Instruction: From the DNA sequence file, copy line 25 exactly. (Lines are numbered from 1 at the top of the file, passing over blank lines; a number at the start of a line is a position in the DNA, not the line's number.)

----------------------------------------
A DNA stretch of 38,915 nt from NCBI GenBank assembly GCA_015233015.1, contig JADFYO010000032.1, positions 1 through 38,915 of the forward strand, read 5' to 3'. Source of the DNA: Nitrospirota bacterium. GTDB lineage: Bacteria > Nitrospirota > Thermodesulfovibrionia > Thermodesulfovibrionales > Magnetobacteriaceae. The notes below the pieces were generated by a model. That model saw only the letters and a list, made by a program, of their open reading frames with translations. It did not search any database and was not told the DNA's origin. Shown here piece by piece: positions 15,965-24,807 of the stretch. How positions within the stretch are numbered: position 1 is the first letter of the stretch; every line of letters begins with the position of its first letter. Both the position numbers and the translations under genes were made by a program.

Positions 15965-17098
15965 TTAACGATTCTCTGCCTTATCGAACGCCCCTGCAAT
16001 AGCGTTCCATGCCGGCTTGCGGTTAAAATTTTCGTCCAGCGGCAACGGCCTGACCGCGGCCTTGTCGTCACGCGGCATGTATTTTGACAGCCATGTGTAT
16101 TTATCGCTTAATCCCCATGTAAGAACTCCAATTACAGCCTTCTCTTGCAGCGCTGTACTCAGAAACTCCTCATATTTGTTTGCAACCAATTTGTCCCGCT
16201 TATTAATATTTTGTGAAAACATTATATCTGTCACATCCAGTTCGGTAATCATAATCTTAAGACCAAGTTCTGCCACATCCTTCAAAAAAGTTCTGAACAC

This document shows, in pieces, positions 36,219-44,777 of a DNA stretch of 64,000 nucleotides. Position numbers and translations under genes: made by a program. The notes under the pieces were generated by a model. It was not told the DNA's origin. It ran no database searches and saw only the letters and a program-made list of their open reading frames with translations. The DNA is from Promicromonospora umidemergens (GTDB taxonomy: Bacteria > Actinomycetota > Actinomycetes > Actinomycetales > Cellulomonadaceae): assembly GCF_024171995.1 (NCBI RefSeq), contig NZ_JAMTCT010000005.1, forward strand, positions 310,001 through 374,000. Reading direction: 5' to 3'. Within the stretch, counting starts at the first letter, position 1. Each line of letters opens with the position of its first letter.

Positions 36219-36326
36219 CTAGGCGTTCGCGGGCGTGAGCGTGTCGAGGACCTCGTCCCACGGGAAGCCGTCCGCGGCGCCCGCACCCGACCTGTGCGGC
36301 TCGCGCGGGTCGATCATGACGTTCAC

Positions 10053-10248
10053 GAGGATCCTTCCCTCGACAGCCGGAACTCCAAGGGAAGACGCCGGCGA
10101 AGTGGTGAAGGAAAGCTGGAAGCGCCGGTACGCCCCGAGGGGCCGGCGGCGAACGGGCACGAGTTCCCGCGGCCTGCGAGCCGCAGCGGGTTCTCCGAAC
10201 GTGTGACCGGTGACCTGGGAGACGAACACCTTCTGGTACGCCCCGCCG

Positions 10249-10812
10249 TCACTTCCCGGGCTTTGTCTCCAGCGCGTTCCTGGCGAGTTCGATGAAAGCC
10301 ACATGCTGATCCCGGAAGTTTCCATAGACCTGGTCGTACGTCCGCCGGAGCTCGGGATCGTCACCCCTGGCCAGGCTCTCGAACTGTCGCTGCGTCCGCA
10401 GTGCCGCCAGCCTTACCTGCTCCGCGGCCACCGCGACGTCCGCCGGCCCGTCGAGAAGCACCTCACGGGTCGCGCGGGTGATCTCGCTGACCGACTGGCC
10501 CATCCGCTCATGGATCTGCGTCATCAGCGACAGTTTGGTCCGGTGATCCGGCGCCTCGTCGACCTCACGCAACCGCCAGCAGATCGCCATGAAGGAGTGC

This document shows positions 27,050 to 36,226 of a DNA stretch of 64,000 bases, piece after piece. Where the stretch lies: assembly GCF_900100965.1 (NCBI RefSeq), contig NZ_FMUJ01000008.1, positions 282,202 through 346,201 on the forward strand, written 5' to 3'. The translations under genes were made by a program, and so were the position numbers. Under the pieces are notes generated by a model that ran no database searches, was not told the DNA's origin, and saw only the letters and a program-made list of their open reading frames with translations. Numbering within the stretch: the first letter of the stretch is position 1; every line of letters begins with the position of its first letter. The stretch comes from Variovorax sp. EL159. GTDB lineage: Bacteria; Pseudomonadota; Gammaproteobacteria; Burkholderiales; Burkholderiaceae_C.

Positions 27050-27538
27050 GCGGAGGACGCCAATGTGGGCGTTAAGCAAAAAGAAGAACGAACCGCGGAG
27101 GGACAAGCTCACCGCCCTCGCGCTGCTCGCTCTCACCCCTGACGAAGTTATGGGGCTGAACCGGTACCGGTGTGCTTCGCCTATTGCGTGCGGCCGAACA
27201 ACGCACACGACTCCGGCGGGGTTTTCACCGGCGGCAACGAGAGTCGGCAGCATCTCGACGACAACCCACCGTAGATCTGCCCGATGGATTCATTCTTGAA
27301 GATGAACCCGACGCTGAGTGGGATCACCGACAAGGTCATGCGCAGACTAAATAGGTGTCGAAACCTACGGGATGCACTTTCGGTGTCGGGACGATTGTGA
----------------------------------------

27301 GATGAACCCGACGCTGAGTGGGATCACCGACAAGGTCATGCGCAGACTAAATAGGTGTCGAAACCTACGGGATGCACTTTCGGTGTCGGGACGATTGTGA